There’s gold in them thar trees

By Marilyn Loser: 2013 October 23

Many cottonwood trees around town are still aglow.  And it was easy to see the blanket of golden aspens on the hills to the west this fall.  Earlier in the season, many green ash and hackberries were a beautiful yellow.  However, in my neighborhood they began dropping their leaves particularly early and are totally bare.

We’re seeing more than just gold, though.  Many people have commented that they saw more red than usual in aspen groves.  The palette of fall tree colors has expanded in town the last few years to include more reds and purples. This is due to planting a wider variety of tree species. On Sunday, the Korean Sun pear (Pyrus fauriei “Westwood”) at corner of Main and Edison by Caton’s Quick Lub was a bright red bubble. When Boy Scout Troop 307 planted the little sapling during Arbor Week of 2009 I had my doubts about its survival.

I’m surprised at the number of trees that still have green leaves.  It seems healthy elms are staying green longer than usual. As I road my bike downtown along Sixth St. yesterday I was delighted to see brilliant red ‘Autumn Blaze’ maples (Acer x freemanii rubrum) next to very green ‘New Horizon’ elms (Ulmus japonica x pumila) at the east end of the railroad parking lot. I stopped to take a photo, but it took me awhile.  As I patiently waited for cars to go by so I could get a photo from the other side of the street, well-meaning drivers kept stopping and waving me across the street. Along the same parking lot, a group of five trees is looking very purple –Canada Red chokecherry (Prunus virginiana ‘Shubert’) and purple ash (Fraxinus Americana ‘Autumn Purple’).

When you’re going east on Sixth past the Alamosa Visitor’s Center, note the seven trees that were planted in August.  The Alamosa Convention & Visitor Bureau paid for the trees and Alamosa Parks and Recreation personnel planted them. The largest is a Lanceleaf cottonwood (Populus x acuminate) and the rest are white blossoming crabapples (Malus ‘Spring Snow’) and Canada Red chokecherries. That makes a total of 22 trees along the Sixth Street corridor between Ross and Hunt.

Tree leaves contain chlorophyll that gives leaves their green color and carotene that gives them their yellow or orange color. Yes, carotene is the pigment that makes carrots, sweet potatoes, and cantalops orange.  The cooler and shorter days of fall trigger chemical reactions that cause chlorophyll to disintegrate leaving the carotene to shine through and display brilliant yellow hues.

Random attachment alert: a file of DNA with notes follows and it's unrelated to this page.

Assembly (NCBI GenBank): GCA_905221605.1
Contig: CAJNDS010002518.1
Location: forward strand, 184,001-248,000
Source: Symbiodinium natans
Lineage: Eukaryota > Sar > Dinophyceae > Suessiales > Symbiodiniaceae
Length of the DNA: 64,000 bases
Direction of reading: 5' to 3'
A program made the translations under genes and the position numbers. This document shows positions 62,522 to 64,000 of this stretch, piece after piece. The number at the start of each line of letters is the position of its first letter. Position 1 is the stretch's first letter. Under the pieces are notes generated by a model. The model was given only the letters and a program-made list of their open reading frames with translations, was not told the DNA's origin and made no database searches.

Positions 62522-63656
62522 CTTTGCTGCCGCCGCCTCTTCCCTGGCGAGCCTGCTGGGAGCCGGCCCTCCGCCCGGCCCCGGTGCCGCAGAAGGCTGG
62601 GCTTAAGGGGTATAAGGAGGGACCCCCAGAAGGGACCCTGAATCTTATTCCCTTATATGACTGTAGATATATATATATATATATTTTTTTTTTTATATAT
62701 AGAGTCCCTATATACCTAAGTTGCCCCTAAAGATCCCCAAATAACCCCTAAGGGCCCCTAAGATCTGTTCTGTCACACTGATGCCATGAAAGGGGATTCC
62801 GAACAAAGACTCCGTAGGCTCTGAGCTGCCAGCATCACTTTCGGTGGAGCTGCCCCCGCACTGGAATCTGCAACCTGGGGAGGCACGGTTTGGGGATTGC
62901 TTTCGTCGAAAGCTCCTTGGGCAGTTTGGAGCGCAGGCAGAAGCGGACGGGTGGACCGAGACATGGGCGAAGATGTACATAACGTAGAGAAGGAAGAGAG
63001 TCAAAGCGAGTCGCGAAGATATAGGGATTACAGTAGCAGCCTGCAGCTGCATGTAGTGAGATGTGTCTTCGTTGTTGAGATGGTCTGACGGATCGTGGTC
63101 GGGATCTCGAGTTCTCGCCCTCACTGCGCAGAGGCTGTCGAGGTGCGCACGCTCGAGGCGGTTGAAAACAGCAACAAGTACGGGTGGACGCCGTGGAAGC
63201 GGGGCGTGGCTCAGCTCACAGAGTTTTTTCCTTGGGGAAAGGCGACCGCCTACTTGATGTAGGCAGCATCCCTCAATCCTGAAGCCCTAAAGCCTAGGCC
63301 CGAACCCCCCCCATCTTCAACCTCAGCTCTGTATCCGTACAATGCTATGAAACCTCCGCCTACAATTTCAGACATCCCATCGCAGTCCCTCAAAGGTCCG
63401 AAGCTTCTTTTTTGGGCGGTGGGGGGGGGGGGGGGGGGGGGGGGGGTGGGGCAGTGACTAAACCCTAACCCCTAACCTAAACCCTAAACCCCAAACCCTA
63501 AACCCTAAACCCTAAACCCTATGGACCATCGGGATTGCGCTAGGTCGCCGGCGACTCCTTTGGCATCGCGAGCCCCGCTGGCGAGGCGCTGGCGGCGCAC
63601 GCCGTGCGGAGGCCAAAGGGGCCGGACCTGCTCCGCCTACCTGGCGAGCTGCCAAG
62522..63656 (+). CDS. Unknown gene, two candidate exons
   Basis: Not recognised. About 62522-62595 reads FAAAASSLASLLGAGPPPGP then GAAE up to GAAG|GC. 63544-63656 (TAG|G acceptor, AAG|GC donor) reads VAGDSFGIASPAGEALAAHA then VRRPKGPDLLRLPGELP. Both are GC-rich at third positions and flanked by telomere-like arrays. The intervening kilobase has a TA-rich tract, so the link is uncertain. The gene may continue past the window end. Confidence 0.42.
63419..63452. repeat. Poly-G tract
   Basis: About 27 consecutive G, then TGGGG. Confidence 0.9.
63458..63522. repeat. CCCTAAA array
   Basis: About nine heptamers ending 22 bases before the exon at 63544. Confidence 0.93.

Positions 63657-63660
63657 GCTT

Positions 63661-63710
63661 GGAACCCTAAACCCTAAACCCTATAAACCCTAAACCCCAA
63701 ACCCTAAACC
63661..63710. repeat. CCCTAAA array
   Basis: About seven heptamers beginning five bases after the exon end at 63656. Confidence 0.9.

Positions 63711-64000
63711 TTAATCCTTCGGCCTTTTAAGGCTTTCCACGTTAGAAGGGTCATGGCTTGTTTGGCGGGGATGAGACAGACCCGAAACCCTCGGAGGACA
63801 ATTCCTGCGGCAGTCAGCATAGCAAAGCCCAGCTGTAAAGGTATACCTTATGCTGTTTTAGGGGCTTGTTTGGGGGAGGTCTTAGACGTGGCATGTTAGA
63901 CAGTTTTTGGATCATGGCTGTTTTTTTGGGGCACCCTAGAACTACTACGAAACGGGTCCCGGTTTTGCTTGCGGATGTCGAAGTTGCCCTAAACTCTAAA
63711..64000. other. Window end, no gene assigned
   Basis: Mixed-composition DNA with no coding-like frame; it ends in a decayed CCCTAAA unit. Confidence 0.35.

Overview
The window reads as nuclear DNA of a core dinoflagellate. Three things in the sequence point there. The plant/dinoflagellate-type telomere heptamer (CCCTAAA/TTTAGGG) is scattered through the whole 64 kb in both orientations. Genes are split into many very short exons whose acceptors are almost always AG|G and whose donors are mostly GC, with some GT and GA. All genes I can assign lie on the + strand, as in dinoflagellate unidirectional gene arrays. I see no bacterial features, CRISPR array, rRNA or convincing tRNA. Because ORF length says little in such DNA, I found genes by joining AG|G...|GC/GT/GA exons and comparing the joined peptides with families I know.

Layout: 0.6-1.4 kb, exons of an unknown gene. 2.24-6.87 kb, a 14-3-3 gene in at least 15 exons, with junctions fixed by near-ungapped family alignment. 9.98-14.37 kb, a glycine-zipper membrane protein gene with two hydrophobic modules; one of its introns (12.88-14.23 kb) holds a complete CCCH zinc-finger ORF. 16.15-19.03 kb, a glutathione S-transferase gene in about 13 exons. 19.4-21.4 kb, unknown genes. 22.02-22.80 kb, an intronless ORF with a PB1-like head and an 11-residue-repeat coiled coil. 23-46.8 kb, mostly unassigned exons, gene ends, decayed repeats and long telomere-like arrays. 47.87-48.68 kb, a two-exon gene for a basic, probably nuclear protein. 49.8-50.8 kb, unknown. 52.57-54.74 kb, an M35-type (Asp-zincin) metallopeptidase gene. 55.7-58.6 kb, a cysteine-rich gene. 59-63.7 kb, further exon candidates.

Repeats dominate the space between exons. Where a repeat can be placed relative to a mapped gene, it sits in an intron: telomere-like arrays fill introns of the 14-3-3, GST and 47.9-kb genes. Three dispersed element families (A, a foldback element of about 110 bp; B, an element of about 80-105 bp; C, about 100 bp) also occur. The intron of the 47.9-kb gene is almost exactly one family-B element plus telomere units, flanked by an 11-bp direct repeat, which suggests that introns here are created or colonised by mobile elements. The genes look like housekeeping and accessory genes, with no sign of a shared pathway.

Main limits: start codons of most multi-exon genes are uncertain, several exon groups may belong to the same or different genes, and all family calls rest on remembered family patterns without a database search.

What about the purple leaves of Canada Red chokecherries and purple ash?  Chokecherry leaves start out green in the spring and turn purple by summer.  The ash leaves stay green all summer and only turn to purple in the fall.  Unlike carotene that is present in the leaves all season, trees create the red pigment anthocyanin at different times during the season.  Trees, like the chokecherry, produce anthocyanin in summer. The pigment masks the green of chlorophyll. The purple ash only produces anthocyanin in fall when chlorophyll is breaking down. Many trees make little or no anthocyanin. Anthocyanins also provide the red in cranberries and red apples.

The quality of fall color show depends on weather, sunlight and soil moisture, according to the United States National Arboretum. "A growing season with ample moisture that is followed by a rather dry, cool, sunny autumn that is marked by warm days and cool but frostless nights provides the best weather conditions for development of the brightest fall colors."

For more information on fall tree colors, check out the news article for September 30, 2009, at

“What an irony it is that these living beings whose shade we sit in, whose fruit we eat, whose limbs we climb, whose roots we water, to whom most of us rarely give a second thought, are so poorly understood. We need to come, as soon as possible, to a profound understanding and appreciation for trees and forests and the vital role they play, for they are among our best allies in the uncertain future that is unfolding.” Jim Robbins, The Man Who Planted Trees: Lost Groves, Champion Trees, and an Urgent Plan to Save the Planet